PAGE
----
0. traffic dump
( stream5.pcap )
CHK <filename> <some binary garbage>
1. "HASH" is a some sort of hash.
I tried very hard to reverse that, but time was limited and I not wanted very much to learn some new artificial assembler nor understanding the VM code.
I took one sample file and generated a lot of it's clones, but they all had
ONE byte different from original file. And then launched a script with a lot
CHK commands with different binary garbage.
2. Guess what?!
"CHK" command returns hash of random 4 bytes of flag-file. The very first of "garbage" bytes is actually an index that determines which 4 bytes we want to get. 2nd and next "garbage" bytes only change the hash value, but not the index of bytes it is calculated from.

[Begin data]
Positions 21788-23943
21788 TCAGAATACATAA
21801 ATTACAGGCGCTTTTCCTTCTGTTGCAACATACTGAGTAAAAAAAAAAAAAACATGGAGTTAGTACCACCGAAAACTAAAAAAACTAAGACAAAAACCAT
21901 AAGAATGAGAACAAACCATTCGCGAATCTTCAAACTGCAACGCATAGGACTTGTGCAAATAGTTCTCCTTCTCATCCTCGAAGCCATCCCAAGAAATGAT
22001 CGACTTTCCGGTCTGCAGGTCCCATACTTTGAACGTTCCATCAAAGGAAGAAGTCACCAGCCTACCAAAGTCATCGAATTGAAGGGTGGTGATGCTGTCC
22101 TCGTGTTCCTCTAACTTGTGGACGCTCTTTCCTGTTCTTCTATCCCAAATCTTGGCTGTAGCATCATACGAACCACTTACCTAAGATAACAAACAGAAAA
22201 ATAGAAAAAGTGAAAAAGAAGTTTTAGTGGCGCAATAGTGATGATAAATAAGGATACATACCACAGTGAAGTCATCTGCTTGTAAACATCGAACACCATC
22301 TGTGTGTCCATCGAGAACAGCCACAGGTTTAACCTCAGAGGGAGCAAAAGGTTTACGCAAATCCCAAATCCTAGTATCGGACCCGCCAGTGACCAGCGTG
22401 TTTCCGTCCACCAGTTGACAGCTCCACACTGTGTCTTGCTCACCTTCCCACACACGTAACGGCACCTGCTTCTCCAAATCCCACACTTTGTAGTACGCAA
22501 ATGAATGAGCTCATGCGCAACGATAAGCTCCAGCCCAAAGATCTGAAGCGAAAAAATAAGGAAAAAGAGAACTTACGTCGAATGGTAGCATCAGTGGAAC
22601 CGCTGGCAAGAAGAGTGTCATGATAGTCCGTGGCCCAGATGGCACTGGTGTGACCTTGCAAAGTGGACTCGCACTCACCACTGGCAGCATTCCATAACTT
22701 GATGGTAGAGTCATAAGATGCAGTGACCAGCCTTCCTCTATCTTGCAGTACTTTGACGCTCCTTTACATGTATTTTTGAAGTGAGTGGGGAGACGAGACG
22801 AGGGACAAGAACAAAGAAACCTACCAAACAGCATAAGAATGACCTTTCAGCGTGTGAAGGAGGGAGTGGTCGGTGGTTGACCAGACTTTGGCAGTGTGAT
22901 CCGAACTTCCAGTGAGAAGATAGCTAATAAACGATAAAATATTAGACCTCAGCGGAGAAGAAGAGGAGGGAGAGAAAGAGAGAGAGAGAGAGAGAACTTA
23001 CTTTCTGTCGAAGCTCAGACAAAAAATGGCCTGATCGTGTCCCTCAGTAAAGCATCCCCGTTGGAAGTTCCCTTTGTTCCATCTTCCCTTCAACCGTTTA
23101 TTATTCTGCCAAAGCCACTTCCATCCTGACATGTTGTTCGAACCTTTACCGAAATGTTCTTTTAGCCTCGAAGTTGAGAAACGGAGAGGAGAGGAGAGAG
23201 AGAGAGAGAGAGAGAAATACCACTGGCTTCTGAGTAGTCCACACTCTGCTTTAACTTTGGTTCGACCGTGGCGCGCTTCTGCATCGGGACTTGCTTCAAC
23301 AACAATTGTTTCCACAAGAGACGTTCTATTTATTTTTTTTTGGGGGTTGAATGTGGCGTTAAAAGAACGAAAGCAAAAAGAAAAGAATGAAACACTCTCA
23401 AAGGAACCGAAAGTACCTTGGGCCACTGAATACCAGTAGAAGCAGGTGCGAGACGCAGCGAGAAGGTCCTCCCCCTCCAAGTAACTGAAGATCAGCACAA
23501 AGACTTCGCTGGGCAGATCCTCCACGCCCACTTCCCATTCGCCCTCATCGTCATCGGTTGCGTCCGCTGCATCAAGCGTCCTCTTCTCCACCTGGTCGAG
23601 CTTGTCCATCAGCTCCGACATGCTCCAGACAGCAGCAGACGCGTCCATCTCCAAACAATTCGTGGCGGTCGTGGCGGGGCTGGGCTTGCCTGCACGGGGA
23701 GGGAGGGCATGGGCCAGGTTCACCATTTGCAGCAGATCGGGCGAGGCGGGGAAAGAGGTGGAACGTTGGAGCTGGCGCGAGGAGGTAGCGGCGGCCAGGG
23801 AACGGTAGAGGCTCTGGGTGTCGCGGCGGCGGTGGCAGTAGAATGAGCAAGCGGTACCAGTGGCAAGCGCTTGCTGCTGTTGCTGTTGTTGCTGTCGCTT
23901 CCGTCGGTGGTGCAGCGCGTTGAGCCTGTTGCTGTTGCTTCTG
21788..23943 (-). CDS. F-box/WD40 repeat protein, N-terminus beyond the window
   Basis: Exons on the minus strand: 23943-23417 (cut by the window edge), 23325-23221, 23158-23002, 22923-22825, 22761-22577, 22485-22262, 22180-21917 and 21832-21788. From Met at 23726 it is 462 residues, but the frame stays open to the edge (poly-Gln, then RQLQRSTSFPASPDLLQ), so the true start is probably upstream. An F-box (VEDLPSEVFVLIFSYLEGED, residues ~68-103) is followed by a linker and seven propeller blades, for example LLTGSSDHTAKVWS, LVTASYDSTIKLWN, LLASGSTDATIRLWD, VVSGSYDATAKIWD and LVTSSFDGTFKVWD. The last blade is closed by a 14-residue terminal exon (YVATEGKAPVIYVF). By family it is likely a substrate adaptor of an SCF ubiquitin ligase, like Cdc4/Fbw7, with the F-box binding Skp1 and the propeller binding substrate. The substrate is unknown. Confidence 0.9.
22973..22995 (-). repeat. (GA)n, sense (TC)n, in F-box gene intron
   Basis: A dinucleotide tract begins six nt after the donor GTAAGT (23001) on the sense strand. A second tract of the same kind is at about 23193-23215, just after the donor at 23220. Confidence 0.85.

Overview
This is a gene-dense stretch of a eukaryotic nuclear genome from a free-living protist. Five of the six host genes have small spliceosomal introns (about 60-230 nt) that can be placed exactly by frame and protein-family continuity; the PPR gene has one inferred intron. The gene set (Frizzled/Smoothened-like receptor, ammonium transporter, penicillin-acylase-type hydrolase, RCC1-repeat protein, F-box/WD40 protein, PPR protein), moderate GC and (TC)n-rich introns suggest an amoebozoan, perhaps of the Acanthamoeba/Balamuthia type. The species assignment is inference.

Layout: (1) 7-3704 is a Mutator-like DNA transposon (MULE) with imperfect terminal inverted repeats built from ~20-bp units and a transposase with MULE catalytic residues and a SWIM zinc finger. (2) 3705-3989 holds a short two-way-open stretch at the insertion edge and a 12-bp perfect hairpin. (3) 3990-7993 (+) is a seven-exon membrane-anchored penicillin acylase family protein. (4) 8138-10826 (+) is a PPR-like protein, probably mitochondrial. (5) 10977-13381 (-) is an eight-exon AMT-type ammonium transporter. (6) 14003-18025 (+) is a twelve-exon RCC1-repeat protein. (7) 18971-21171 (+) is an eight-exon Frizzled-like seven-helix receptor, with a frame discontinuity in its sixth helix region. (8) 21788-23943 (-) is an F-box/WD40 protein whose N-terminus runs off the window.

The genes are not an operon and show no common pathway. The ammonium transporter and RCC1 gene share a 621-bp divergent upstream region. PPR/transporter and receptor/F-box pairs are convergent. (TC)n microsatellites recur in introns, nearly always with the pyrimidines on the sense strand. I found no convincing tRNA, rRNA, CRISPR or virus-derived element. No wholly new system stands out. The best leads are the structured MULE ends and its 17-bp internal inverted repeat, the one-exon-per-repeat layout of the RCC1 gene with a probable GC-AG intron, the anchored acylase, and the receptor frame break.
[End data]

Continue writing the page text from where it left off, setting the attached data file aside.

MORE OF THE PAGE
It is not necessary to reverse the hash calculation algorithm b/c every 4 bytes of flag-file actually contains one ASCII letter (something like UTF-32) and hash value is not depend on block index but only on block value.
So I enumerated all characters from range 0x20..0x7f and calculated hashes for them
using local server and modifying local flag-file. The only tricky part was 10-th
character which mapped to
0x0A AKA LINEFEED which was a line terminator
and caused the server to stop reading data. Solution was simple - as all client-server
communication in UTF-32, we just send a
0A 01 00 00 instead of
0A 00 00 00 - and it was a valid index, not causing linefeed.
- connect to target
- pass a challenge-response auth
- list files with "LST" command
for each file:
- issue 16 "CHK" commands (one per each letter of flag)
- restore each hash back to letter
all files for this task